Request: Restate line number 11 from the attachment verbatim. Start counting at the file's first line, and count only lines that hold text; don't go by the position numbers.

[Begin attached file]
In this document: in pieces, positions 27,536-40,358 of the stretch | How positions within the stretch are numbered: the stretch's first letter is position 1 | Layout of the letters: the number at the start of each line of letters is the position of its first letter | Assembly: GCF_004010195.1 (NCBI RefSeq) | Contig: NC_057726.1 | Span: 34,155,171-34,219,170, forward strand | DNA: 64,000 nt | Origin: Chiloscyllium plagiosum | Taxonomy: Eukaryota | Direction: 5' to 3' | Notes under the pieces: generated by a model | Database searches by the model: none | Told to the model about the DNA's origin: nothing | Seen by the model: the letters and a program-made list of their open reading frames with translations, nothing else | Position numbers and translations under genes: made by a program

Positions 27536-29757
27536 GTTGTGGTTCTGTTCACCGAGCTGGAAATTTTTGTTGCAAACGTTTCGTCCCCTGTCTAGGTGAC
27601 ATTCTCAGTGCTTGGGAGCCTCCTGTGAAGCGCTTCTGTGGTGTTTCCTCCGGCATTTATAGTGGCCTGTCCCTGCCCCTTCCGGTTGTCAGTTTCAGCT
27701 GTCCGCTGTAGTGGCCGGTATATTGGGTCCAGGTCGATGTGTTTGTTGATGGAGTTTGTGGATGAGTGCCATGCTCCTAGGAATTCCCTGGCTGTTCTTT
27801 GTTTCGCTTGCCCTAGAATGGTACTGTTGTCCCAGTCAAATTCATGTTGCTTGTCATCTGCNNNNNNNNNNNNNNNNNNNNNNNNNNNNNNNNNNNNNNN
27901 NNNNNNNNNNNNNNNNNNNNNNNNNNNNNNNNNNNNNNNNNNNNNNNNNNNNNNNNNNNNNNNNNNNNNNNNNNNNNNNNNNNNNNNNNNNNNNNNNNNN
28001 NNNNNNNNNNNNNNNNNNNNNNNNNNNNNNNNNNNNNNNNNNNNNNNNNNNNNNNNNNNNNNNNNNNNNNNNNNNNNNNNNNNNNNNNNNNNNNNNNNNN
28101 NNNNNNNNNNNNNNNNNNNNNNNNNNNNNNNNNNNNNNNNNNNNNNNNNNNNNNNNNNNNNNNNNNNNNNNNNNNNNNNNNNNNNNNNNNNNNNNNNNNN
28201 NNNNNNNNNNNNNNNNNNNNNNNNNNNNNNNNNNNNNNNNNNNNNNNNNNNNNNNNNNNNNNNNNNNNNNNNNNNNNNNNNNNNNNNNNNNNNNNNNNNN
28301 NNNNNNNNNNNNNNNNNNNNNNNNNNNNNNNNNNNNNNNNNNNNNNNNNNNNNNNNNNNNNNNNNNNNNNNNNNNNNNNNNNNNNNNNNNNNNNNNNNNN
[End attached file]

28301 NNNNNNNNNNNNNNNNNNNNNNNNNNNNNNNNNNNNNNNNNNNNNNNNNNNNNNNNNNNNNNNNNNNNNNNNNNNNNNNNNNNNNNNNNNNNNNNNNNNN